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Another Mining Truth Bomb from John Lee Pettimore - EVs Are Anything But "Green"
EV Mandates Are Absurd
By John Lee Pettimore. Reprinted with Permission.
Ok, lets talk about EVs. How much mining is required to make an EV battery? Lithium brines typically contain less than 0.1% lithium, so that entails some 25,000 pounds of brines to get the 25 pounds of pure lithium needed to fabricate a single battery. #GreenEnergy 🧵
Cobalt ore grades average about 0.1%, thus nearly 30,000 pounds of ore.
Nickel ore grades average about 1%, thus about 6,000 pounds of ore.
Graphite ore is typically 10%, thus about 1,000 pounds per battery.
Copper at about 0.6% in the ore, thus about 25,000 pounds of ore per battery.
In total then, acquiring just these five elements to produce the 1,000-pound EV battery requires mining about 90,000 pounds of ore.
But before we get to any of that ore we must remove the overburden. What is overburden? Its the dirt/rock we must remove to get to the ore body.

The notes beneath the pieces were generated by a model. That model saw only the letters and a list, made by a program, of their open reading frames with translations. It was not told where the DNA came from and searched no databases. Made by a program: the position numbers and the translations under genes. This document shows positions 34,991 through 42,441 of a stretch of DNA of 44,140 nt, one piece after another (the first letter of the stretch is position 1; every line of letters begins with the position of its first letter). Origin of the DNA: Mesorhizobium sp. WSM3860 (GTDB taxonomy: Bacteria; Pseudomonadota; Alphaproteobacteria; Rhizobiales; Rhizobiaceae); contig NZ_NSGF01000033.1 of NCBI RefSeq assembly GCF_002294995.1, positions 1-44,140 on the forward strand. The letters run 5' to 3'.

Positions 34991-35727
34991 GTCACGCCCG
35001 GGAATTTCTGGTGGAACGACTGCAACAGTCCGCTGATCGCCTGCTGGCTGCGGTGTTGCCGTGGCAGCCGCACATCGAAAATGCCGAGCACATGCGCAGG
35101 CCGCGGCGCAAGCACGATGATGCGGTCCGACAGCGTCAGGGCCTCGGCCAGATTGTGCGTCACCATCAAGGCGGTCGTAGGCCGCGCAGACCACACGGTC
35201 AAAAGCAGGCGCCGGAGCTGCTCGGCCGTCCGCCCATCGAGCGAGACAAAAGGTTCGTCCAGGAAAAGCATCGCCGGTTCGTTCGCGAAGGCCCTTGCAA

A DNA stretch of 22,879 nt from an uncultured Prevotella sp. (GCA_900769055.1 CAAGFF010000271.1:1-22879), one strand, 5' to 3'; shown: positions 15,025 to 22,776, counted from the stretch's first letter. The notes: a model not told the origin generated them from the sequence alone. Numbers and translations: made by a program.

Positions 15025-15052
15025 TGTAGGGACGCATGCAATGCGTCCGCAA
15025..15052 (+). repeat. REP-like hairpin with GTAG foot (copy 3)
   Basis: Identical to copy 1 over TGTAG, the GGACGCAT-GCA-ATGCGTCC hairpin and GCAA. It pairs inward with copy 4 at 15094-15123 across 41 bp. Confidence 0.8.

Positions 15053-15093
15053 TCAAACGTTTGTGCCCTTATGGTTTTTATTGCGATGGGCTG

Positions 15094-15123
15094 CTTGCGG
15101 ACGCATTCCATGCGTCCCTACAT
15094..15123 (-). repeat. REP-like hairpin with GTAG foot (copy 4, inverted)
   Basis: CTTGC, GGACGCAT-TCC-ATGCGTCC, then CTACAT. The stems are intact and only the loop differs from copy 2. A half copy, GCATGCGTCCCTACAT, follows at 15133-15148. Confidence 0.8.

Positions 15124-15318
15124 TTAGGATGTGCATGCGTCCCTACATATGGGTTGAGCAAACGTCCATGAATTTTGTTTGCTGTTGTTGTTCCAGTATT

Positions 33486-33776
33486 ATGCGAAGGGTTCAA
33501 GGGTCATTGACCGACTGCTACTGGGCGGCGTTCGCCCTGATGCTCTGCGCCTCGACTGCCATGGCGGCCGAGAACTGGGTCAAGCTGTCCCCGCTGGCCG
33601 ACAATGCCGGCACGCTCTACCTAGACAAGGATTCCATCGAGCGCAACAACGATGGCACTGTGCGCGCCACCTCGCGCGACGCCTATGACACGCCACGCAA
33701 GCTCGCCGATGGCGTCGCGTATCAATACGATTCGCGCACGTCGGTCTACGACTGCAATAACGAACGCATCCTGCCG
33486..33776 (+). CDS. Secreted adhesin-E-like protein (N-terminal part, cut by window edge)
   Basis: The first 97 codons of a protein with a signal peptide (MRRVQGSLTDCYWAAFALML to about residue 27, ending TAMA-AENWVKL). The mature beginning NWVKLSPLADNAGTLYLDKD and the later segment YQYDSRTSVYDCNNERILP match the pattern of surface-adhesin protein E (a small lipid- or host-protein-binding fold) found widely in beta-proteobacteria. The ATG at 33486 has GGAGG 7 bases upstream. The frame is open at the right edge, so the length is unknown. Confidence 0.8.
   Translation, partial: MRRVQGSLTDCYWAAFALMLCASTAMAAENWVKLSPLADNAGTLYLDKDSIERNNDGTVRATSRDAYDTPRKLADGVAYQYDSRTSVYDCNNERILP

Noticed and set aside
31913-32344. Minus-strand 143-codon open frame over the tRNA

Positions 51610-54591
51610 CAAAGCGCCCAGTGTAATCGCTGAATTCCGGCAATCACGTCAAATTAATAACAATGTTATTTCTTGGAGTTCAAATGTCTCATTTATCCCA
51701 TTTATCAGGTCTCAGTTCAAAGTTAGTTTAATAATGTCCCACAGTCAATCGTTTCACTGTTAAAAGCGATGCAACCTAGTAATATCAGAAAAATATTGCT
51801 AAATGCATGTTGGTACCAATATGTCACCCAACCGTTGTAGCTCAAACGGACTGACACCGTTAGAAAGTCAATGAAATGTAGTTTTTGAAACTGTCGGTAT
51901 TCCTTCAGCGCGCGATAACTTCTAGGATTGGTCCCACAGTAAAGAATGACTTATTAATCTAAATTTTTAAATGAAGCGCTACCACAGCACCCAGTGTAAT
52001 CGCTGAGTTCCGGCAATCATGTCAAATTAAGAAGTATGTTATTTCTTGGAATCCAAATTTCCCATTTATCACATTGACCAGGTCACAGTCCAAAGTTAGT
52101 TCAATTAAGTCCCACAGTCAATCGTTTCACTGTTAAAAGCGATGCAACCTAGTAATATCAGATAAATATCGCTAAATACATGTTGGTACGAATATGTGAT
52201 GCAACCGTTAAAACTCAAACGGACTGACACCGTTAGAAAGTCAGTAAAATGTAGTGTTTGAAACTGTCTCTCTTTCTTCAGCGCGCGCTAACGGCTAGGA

Overburden ranges from about 3 to 20 tons of earth removed to access each ton of ore. This means that accessing about 90,000 pounds of ore requires digging and moving between 200,000 and over 1,500,000 pounds of earth or about 500,000 pounds per battery.
Great now that we are into the ore body now what? Now we have to haul it, crush it, run it through ball mills and chemicals in order to get the final product. This is a picture of typical ball mills used to further crush the rock.
Before we begin the mining process we need drills, shovels, haul trucks, support equipment explosives and manpower. Millions of gallons of fuel, oils and coolants, because without these there is no #GreenEnergy mining.
Analyses show that manufacturing a single battery, one capable of holding energy that is equivalent to one barrel of oil, entails processes that use the energy equivalent of 100 barrels of oil.
And if the batteries are manufactured in Asia (as 60% of the world’s batteries are now), more than 60% of the electricity to do so is coal-fired. In 2022, China produced a record amount of coal at 4.496 billion tonnes, which is nine percent more than the year before.
Non-battery, electrical systems in an EV use some 300% more overall copper compared with a conventional automobile. How much more mining do we have to do for that?
So there you have it. How “green” is an EV? Not very green at all, yet governments around the world are pushing mandates forcing us all to drive one.